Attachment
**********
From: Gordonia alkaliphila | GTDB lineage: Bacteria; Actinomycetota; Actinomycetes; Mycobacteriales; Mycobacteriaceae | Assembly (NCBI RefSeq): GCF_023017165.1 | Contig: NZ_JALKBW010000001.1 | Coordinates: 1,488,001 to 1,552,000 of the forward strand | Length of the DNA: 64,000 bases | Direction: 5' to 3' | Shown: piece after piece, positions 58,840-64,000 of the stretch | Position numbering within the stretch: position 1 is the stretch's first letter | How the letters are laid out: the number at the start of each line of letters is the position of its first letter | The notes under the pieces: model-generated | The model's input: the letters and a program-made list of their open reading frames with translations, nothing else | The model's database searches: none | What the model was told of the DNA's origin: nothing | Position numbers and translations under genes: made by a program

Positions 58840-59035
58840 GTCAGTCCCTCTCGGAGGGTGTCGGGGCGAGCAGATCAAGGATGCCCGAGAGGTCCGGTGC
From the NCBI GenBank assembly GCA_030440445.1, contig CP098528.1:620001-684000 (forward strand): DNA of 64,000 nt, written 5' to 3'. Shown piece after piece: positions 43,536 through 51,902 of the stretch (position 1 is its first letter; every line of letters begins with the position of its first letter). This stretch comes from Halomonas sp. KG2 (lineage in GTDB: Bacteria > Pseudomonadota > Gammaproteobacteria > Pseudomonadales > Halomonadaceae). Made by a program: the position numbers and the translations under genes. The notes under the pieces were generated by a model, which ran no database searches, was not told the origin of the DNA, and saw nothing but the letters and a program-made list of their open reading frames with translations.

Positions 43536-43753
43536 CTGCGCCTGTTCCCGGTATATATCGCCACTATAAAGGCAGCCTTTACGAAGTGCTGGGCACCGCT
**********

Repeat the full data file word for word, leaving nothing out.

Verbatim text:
From: Gordonia alkaliphila | GTDB lineage: Bacteria; Actinomycetota; Actinomycetes; Mycobacteriales; Mycobacteriaceae | Assembly (NCBI RefSeq): GCF_023017165.1 | Contig: NZ_JALKBW010000001.1 | Coordinates: 1,488,001 to 1,552,000 of the forward strand | Length of the DNA: 64,000 bases | Direction: 5' to 3' | Shown: piece after piece, positions 58,840-64,000 of the stretch | Position numbering within the stretch: position 1 is the stretch's first letter | How the letters are laid out: the number at the start of each line of letters is the position of its first letter | The notes under the pieces: model-generated | The model's input: the letters and a program-made list of their open reading frames with translations, nothing else | The model's database searches: none | What the model was told of the DNA's origin: nothing | Position numbers and translations under genes: made by a program

Positions 58840-59035
58840 GTCAGTCCCTCTCGGAGGGTGTCGGGGCGAGCAGATCAAGGATGCCCGAGAGGTCCGGTGC
From the NCBI GenBank assembly GCA_030440445.1, contig CP098528.1:620001-684000 (forward strand): DNA of 64,000 nt, written 5' to 3'. Shown piece after piece: positions 43,536 through 51,902 of the stretch (position 1 is its first letter; every line of letters begins with the position of its first letter). This stretch comes from Halomonas sp. KG2 (lineage in GTDB: Bacteria > Pseudomonadota > Gammaproteobacteria > Pseudomonadales > Halomonadaceae). Made by a program: the position numbers and the translations under genes. The notes under the pieces were generated by a model, which ran no database searches, was not told the origin of the DNA, and saw nothing but the letters and a program-made list of their open reading frames with translations.

Positions 43536-43753
43536 CTGCGCCTGTTCCCGGTATATATCGCCACTATAAAGGCAGCCTTTACGAAGTGCTGGGCACCGCT